Moreover, in some Christian traditions, to worship God in any other way than what he has explicitly commanded in Scripture, is to violate the second commandment. What does that mean? There has been no consensus in Christian history, but that does not mean Christians should not seek to be faithful to God regarding what he has said about our worship of him. We never want to be careless or too casual when it comes to our worship of God. The Old Testament is filled with examples of those who were not necessarily worshiping false gods, but they were guilty of worshiping the one true God in a way he did not prescribe. This lesson will help us think more thoroughly and carefully about what it means to focus too closely on images in our spiritual lives, as well as doing our best to worship God in the ways he has commanded, and by which he is most glorified.


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Ten Commandments: Lesson 2, One God Only

From my new book, The Way of the Lord: A Study of the Ten Commandments. Click here to buy the book and Bible study so you can use it devotionally or work through it with a small group of Christian brothers and sisters… or to even give away to someone who desires to learn more about the way of the Lord.


There is but one living and true God, everlasting, without body or parts, of infinite power, wisdom, and goodness; the maker and preserver of all things, both visible and invisible. And in unity of this Godhead there are three persons, of one substance, power, and eternity—the Father, the Son, and the Holy Ghost. (The Articles of Religion of the United Methodist Church)

That for the sake of my very salvation I avoid and flee all idolatry, witchcraft, superstition, and prayer to saints or to other creatures. Further, that I rightly come to know the only true God, trust in Him alone, submit to Him with all humility and patience, expect all good from Him only, and love, fear, and honour Him with all my heart. In short, that I forsake all creatures rather than do the least thing against His will. (The Heidelberg Catechism)

The first commandment embraces faith, hope, and charity. When we say ‘God’ we confess a constant, unchangeable being, always the same, faithful and just, without any evil. It follows that we must necessarily accept his words and have complete faith in him and acknowledge his authority. He is almighty, merciful, and infinitely beneficent… Who could not place all hope in him? Who could not love him when contemplating the treasure of goodness and love he has poured out on us? Hence the formula God employs in the Scripture at the beginning and end of his commandments: ‘I am the LORD.’ (The Catechism of the Catholic Church)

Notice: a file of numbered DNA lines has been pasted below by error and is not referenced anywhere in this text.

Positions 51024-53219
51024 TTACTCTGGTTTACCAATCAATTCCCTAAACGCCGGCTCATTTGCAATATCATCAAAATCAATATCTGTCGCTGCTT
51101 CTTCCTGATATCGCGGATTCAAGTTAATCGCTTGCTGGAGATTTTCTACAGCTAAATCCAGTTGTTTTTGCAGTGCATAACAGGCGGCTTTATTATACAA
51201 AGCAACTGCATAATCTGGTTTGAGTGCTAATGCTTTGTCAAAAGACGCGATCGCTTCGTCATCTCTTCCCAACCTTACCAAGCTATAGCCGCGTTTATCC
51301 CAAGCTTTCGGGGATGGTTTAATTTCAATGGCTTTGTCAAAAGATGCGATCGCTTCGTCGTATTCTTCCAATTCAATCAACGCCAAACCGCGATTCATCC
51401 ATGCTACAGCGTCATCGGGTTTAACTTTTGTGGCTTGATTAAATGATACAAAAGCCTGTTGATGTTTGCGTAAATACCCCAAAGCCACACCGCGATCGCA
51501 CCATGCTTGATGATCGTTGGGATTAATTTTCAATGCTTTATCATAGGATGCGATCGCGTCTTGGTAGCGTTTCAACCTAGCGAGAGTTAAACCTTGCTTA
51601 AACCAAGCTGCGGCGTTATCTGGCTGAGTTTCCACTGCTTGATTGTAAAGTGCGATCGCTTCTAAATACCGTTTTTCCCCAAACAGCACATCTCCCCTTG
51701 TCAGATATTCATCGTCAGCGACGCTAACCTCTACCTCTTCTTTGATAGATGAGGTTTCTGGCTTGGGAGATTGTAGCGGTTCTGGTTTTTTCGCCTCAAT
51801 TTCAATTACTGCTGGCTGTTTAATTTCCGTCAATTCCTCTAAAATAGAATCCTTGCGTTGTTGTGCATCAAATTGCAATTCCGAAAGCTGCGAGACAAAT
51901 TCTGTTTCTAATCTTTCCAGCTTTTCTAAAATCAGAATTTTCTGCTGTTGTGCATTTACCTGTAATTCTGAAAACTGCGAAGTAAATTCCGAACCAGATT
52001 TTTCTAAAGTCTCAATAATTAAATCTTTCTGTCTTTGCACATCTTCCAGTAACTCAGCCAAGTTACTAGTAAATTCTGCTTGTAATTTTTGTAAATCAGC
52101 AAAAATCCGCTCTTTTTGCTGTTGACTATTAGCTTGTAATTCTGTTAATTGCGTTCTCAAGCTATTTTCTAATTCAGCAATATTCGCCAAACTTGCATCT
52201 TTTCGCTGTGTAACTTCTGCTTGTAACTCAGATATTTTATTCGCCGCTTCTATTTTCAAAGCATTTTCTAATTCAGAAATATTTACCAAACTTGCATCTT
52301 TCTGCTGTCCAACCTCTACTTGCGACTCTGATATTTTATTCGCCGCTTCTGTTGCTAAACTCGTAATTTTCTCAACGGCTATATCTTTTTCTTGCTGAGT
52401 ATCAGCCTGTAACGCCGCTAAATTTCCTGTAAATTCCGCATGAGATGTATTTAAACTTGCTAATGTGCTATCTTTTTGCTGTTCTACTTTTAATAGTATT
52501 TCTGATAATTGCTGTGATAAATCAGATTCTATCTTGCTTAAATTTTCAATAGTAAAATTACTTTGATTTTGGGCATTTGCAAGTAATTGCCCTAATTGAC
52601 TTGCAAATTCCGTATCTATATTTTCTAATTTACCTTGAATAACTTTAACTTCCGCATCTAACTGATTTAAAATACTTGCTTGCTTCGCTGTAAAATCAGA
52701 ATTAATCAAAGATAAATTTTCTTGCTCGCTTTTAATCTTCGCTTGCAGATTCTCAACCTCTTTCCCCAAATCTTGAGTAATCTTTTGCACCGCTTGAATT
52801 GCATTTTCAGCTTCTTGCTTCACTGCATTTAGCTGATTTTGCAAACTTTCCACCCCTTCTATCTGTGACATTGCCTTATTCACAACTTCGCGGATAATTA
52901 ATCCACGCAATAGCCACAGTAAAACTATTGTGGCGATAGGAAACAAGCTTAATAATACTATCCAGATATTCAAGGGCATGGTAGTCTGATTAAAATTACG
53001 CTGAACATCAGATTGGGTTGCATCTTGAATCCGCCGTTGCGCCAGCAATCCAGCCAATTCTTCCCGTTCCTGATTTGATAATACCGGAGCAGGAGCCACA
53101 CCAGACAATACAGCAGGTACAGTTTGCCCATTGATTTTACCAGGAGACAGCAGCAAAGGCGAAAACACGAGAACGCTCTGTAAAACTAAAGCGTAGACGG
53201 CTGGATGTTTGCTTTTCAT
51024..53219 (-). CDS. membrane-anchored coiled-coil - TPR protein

Introduction

God begins his commands to Israel with a reminder of who he is and what he has done for them. He is not just a god who exists. He is the covenant God of Israel. He is the one who created them, called them as his people through Abraham, and promised them he would be their God and they would be his people. This covenant relationship is the defining mark of who Israel was as God’s people and it continues today for those who are in Christ Jesus. God has once again rescued us, this time from sin, death, and despair. Our covenant God has given us the supreme gift of his Son, our Savior, the Lord Jesus Christ. When we trust in Christ alone, we enter a covenant in which God says he will never leave us nor forsake us but instead, will be with us forever.

God’s covenant people have been rescued, redeemed, and reconciled by God’s grace. God continues his work of reshaping us in his image as we obey the commands he has provided for our good. Thus, we must not divide our loyalty, for there is only one God worthy to be believed in, worshipped, and obeyed. This lesson will help us better understand what that means and its ramifications for our lives.


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Lesson 1: The Law of God

From my new book, The Way of the Lord: A Study of the Ten Commandments. Click here to buy the book and Bible study so you can use it devotionally or work through it with a small group of Christian brothers and sisters… or to even give away to someone who desires to learn more about the way of the Lord.


God’s moral law is abundantly set forth in Scripture, the Decalogue (the Ten Commandments), other Mosaic statutes, sermons by the prophets, the teaching of Jesus, and the New Testament letters. It reflects his holy character and his purposes for created human beings. God commands the behavior that he loves to see and forbids that which offends him. (J.I. Packer)

…the Ten Commandments represent the pathway out of our own self-orientation and into a whole new orientation that puts God, ourselves, and others in their rightful places. (Timothy Tennent)

I should understand the Ten Commandments as God’s righteous rules for life in his kingdom: basic standards for loving God and my neighbor. In upholding them, I bear witness with the Church to God’s righteousness and his will for a just society. (To Be a Christian: An Anglican Catechism)

Introduction

Jesus commands us to love God with our whole being and to love our neighbors as we love ourselves. This, he declares, summarizes the law and the prophets. The Apostle Paul, too, taught that obeying God’s commandments was an expression of love for God and others. In other words, Christian love has a shape to it. It is not a mere feeling. That shape is a way or pattern of life that reflects the very character of God because it comes from him and is commanded by him. Not only does the Law of God reveal God’s character to us but it is also for our good and the good of society.

In this lesson you will discover and meditate upon what the Law of God is and why we have it. God’s Law is not a list of arbitrary rules and regulations designed to oppress our freedom. Instead, these commands are life-giving because they are given by One who loves us and desires the best for us.